By Aurélien Saussay
A new interactive map of global CO2 emissions from 1750 to 2010 is helpful in understanding the historical responsibilities of the world’s different regions for the climate crisis.
The 21st Conference of Parties (COP 21) ended on 12 December 2015 with a historic agreement. As 195 countries come to an accord on the need to limit global warming to 2 degrees by the end of the century, it is a good time to review the history of CO2 emissions since the beginning of the Industrial Revolution. Right to the end of the negotiations, the question of the historical responsibility of the different countries has remained one of the main obstacles blocking the path to a global climate agreement. The recently industrialized emerging countries and the developing countries that are just beginning their economic take-off rightly refuse to provide efforts comparable to those of the developed countries. Lire la suite de « From the suburbs of London to global conflagration: a brief history of emissions »
By Eloi Laurent
If the contents of the 32-page Paris Agreement (and the related decisions) adopted on 12 December 2015 by COP 21 had to be summarized in a single phrase, we could say that never have the ambitions been so high but the constraints so low. This is the basic trade-off in the text, and this was undoubtedly the condition for its adoption by all the world’s countries. The expectation had been that the aim in Paris was to extend to the emerging markets, starting with China and India, the binding commitments agreed in Kyoto eighteen years ago by the developed countries. What took place was exactly the opposite: under the leadership of the US government, which dominated this round of negotiations from start to finish right to the last minute (and where the EU was sorely absent), every country is now effectively out of Annex 1 of the Kyoto Protocol. They are released from any legal constraints on the nature of their commitments in the fight against climate change, which now amount to voluntary contributions that countries determine on their own and without reference to a common goal. Lire la suite de « After the Paris Agreement – Putting an end to climate inconsistency »
By Paul Malliet
As the 21st Conference of the Parties, COP21, began last week, all eyes were on Paris in the expectation of an ambitious global agreement that would limit the increase in global average temperature to 2°C and lead countries to begin swiftly to decarbonize their economies. But there is another battle taking place right now that is being ignored, even though it could have catastrophic consequences.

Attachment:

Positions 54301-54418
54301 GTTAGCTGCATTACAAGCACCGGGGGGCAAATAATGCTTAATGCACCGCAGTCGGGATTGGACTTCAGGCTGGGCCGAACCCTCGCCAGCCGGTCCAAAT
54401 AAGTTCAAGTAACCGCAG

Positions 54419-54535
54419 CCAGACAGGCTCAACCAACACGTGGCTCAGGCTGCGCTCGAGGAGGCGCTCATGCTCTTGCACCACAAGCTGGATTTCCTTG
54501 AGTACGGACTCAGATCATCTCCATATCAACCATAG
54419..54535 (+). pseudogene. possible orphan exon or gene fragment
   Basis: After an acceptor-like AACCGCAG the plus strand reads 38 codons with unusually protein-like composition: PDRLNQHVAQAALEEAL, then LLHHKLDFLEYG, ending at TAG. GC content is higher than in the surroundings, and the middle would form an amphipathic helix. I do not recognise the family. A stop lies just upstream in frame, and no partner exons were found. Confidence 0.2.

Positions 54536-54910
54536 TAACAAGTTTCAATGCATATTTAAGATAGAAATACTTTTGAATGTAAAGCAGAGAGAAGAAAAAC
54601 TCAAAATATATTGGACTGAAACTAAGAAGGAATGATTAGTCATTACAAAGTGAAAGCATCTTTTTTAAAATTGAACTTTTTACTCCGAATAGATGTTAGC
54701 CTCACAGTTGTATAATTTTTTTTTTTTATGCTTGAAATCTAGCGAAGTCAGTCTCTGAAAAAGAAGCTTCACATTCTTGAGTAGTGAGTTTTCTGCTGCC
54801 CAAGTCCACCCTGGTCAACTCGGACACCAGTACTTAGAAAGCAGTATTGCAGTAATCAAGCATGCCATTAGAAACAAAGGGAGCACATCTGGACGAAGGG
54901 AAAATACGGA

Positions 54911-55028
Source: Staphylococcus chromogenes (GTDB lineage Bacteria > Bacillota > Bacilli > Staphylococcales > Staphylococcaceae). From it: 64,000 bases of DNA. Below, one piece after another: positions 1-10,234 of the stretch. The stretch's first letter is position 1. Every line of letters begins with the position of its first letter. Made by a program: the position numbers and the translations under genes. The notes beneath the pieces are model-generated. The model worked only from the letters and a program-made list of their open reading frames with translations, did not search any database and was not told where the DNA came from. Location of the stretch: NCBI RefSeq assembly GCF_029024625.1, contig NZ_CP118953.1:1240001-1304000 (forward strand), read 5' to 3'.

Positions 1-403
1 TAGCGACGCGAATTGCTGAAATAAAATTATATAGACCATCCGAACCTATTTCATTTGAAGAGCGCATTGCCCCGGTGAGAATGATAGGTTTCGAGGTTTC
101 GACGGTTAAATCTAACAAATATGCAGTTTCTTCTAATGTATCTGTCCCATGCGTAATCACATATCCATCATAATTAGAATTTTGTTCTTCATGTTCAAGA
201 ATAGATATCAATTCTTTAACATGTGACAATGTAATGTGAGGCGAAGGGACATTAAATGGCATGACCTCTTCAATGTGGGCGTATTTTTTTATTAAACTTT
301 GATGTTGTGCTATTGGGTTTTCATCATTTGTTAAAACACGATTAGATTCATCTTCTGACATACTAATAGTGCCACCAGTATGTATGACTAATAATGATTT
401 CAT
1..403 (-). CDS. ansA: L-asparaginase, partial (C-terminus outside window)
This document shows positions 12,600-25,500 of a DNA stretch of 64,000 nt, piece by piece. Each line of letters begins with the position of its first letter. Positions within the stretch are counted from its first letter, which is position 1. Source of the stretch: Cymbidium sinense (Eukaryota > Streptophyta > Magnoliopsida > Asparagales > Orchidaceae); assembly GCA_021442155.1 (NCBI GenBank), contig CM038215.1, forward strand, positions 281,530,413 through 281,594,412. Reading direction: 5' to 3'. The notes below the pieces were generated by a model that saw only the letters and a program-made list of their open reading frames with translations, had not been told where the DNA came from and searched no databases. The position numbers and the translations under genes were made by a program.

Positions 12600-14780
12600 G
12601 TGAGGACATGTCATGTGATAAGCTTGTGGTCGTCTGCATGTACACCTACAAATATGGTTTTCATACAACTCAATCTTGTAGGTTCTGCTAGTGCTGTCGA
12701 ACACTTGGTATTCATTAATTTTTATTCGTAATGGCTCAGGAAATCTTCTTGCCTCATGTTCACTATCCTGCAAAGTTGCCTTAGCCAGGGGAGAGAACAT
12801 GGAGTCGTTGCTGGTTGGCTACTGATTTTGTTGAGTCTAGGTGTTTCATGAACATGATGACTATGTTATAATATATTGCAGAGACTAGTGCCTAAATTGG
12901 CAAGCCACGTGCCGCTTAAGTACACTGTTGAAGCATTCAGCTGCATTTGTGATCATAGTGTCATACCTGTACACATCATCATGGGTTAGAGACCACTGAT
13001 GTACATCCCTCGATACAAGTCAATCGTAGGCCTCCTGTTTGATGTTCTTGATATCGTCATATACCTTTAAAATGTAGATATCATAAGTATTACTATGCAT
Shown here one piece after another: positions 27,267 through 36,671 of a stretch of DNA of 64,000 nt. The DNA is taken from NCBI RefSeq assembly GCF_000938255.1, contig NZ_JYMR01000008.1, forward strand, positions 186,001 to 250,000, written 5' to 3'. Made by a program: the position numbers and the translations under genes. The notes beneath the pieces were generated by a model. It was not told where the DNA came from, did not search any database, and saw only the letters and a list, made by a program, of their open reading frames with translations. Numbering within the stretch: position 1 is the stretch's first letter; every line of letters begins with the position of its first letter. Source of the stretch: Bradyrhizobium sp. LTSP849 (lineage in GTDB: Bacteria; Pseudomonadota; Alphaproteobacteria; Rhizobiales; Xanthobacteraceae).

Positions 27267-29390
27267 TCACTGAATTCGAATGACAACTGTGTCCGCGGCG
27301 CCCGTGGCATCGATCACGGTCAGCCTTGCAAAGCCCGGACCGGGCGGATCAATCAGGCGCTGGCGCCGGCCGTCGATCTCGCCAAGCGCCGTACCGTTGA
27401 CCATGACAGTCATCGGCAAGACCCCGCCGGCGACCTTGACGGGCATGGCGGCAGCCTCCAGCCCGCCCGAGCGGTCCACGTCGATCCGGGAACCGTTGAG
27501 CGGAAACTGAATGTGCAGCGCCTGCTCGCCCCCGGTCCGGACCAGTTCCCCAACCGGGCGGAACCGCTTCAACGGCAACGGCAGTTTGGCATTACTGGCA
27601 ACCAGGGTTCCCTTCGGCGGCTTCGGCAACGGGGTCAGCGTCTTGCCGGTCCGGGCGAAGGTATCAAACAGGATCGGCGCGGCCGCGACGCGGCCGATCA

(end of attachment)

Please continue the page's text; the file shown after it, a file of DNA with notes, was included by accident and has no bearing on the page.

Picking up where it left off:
The primary forests and peatlands of Indonesia, located mainly on the islands of Sumatra and Kalimantan (and considered one of the Earth’s three green lungs), have been ravaged by fire for months as a result of an unexpectedly long dry season, which was in turn fueled by an extremely large-scale El Niño phenomenon, but also and above all by the continuation of slash and burn practices, which, though illegal, are intended to deforest the land needed to expand the cultivation of palm oil. Lire la suite de « Our house is on fire and we are only watching Paris »
By Xavier Timbeau
The idea that we must put an end to the use of oil and coal is not new. It has been pushed for a long time by NGOs like 350.org and its gofossilfree campaign. What is more striking is that the Democratic primary candidate Senator Bernie Sanders has put the proposal at the heart of the US presidential election debate. Institutional investors and large fund holders have also announced their intention to limit or terminate their investments in coal (for example, Allianz and ING) and oil (the Dutch pension fund ABP). The urban development policies of some large cities are also leaning in that direction. Asked about this option, the head of the US Environmental Protection Agency (EPA), Gina McCarthy, noted (cautiously) that this option was not irrational. Lire la suite de « The end of oil and coal »
by Raul Sampognaro
On November the 26th, the ECFIN launched the European Semester and published the 2016 Annual Growth Survey and the Euro Area policy recommendation. The ECFIN states that the large spillovers from fiscal policy decisions and the current constraints on the single monetary policy call for strengthened attention to the aggregate fiscal stance at the euro area level. The recommended aggregate fiscal stance should take into account the cyclical position of the euro area. Moreover, a broadly neutral aggregate fiscal stance for the next years in the euro area appears appropriate to ECFIN in light of downside risks to growth and the persistent economic slack. Lire la suite de « European Semester: assessing the aggregate fiscal stance is good, discussing about its economic impact is better »
By Christophe Blot, Paul Hubert and Fabien Labondance